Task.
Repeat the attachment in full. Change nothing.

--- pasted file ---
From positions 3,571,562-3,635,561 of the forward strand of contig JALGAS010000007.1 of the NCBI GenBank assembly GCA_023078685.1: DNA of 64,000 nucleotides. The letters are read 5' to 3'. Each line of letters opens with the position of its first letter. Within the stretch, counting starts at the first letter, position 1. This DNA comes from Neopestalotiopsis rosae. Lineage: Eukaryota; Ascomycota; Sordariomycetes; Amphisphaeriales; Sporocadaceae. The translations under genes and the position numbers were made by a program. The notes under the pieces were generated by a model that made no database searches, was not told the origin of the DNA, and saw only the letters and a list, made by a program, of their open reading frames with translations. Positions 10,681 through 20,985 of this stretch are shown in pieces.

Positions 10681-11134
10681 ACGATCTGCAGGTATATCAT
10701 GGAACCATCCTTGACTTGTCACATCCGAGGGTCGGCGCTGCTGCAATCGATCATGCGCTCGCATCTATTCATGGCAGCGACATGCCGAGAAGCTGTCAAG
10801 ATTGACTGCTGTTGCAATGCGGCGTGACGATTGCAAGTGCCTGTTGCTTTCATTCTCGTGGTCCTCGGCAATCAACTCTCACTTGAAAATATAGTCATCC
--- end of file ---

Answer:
From positions 3,571,562-3,635,561 of the forward strand of contig JALGAS010000007.1 of the NCBI GenBank assembly GCA_023078685.1: DNA of 64,000 nucleotides. The letters are read 5' to 3'. Each line of letters opens with the position of its first letter. Within the stretch, counting starts at the first letter, position 1. This DNA comes from Neopestalotiopsis rosae. Lineage: Eukaryota; Ascomycota; Sordariomycetes; Amphisphaeriales; Sporocadaceae. The translations under genes and the position numbers were made by a program. The notes under the pieces were generated by a model that made no database searches, was not told the origin of the DNA, and saw only the letters and a list, made by a program, of their open reading frames with translations. Positions 10,681 through 20,985 of this stretch are shown in pieces.

Positions 10681-11134
10681 ACGATCTGCAGGTATATCAT
10701 GGAACCATCCTTGACTTGTCACATCCGAGGGTCGGCGCTGCTGCAATCGATCATGCGCTCGCATCTATTCATGGCAGCGACATGCCGAGAAGCTGTCAAG
10801 ATTGACTGCTGTTGCAATGCGGCGTGACGATTGCAAGTGCCTGTTGCTTTCATTCTCGTGGTCCTCGGCAATCAACTCTCACTTGAAAATATAGTCATCC